Moths get a bad rap.
Maybe not so much a bad rap as ignored when compared to their lepidoptera kin, the butterfly. Butterflies are everywhere, commercially, and are pretty much seen universally as signs of peace and sunshine, except in Japan, where I've been told moths and butterflies are a common fear, like snakes and spiders in the United States. Random trivia: fear of moths is known as "Mottephobia." As a knitter, I know one of the cases against them; they chew holes in lovely wooly bits. More random trivia-- when moths chow down on your beloved wool knits, they aren't actually hankerin' after the fiber, so don't get jealous-- you can have the wool! It's the lanolin and your body oils they love to chow down on.
If asked to name some famous moths-- if you can name one at all-- you might come up with Mothra, who certainly isn't a shining example of why we should love moths as much as their flitty (maybe even flaky?), daytime counterparts.
There are a few major differences between butterflies and moths:
1. Moths rest with their wings out to the sides, while butterflies generally rest with their wings straight up.
2. Most moths are out and about at dusk and dawn (crepuscular), and at night (nocturnal), while butterflies are diurnal (active during the day).
3. Moths tend to have thicker and furrier bodies and antennae, while butterflies have thinner, scaled bodies with finer antennae.
4. This does not hold true for all moths, but I think it is why they are less popular (think of an eighties' high school-- popular kids wear colors like pastel pink and yellow and blue; Ducky wears grey plaid. But, here's my point. Who is ultimately more cool?). Moth wings tend to be black, brown, grey, rust, and white, while butterflies are famous for their varied wing hues, for camouflage purposes. The rosy maple moth and the luna moth are great examples of moths that screw that noise.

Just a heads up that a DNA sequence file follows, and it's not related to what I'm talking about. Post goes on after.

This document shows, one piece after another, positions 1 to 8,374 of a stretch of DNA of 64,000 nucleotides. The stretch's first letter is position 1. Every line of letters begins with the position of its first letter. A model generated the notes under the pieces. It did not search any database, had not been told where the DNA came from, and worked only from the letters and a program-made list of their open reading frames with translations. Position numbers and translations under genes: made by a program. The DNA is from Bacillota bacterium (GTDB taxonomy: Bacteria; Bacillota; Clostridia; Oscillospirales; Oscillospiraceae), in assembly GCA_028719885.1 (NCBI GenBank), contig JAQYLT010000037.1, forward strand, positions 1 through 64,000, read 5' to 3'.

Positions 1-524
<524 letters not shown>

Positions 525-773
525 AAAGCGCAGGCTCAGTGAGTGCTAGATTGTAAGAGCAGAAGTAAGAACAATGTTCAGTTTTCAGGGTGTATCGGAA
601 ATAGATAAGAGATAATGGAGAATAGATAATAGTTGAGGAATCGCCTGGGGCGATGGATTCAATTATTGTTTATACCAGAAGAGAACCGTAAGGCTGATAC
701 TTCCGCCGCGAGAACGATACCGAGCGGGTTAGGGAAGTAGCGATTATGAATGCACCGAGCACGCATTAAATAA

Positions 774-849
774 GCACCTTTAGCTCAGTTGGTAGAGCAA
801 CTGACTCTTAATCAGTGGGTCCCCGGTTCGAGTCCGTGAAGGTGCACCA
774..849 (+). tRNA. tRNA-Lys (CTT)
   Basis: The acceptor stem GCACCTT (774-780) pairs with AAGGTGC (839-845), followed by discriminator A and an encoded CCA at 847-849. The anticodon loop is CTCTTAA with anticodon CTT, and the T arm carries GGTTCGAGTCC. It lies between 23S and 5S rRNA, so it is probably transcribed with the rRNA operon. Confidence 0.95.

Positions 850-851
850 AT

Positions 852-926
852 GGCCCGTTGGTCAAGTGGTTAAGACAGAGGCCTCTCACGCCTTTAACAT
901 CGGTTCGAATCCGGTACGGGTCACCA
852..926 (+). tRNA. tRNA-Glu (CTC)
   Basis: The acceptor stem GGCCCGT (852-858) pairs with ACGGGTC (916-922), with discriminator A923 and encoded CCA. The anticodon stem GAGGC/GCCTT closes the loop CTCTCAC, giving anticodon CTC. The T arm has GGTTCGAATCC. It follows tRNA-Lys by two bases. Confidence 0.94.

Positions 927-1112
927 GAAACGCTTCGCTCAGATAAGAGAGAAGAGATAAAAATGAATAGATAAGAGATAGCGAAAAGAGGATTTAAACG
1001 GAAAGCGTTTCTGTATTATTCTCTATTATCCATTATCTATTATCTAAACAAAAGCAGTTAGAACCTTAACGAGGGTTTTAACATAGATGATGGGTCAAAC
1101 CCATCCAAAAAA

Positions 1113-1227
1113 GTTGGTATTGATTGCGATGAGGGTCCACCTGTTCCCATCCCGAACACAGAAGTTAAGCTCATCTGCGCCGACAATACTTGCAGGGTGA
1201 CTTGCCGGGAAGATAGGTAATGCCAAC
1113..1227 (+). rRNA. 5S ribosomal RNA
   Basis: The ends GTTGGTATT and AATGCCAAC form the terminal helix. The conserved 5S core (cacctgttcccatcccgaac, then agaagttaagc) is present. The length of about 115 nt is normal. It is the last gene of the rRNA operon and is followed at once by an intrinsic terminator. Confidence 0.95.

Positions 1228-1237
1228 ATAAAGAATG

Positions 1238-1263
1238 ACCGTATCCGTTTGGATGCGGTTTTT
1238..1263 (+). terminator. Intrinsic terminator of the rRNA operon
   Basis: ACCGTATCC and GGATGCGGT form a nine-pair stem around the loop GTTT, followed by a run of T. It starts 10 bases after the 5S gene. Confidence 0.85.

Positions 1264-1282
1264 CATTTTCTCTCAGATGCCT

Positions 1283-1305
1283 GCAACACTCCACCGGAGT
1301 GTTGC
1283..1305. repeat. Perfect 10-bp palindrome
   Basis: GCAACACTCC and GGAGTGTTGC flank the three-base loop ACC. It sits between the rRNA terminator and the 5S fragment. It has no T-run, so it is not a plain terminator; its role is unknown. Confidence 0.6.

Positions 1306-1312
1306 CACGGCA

If you want a close-up observation of some of these traits yourself, here's a recipe for moth goop to paint on a tree (or a removable sheet you can pin up and take down later, if you have bears or raccoons in your area!) before the nights get too cold. This goop attracts moths by nature of the sugar, both processed and from the fermented fruit.
One brown banana in its peel, left to sit in the sun for a day
1/4 cup Maple Syrup or Honey (Maple Syrup works best, in my experience)
1 Tbsp. Brown Sugar
Peel the banana and mash it all up in cup until it's of a pasty consistency, then with a paintbrush, paint it very, very thinly on the tree or sheet (if it's too thick the moths will get stuck in it and not be able to fly away). If you have a light source (spotlight, floodlight, porch light), this is even more effective! Expect the moths to start arriving around late dusk.
For those of you who still think moths are a bit icky, here's a trick: bats, who are natural predators of moths, emit SONOR to help them locate their tasty treat. While we humans can't hear the sound of SONOR, moths can-- and to them, it sounds like keys jingling on a key ring! Shake your keys around when you get home and moths are flocking around your porch light-- the sound should scare them off right quick.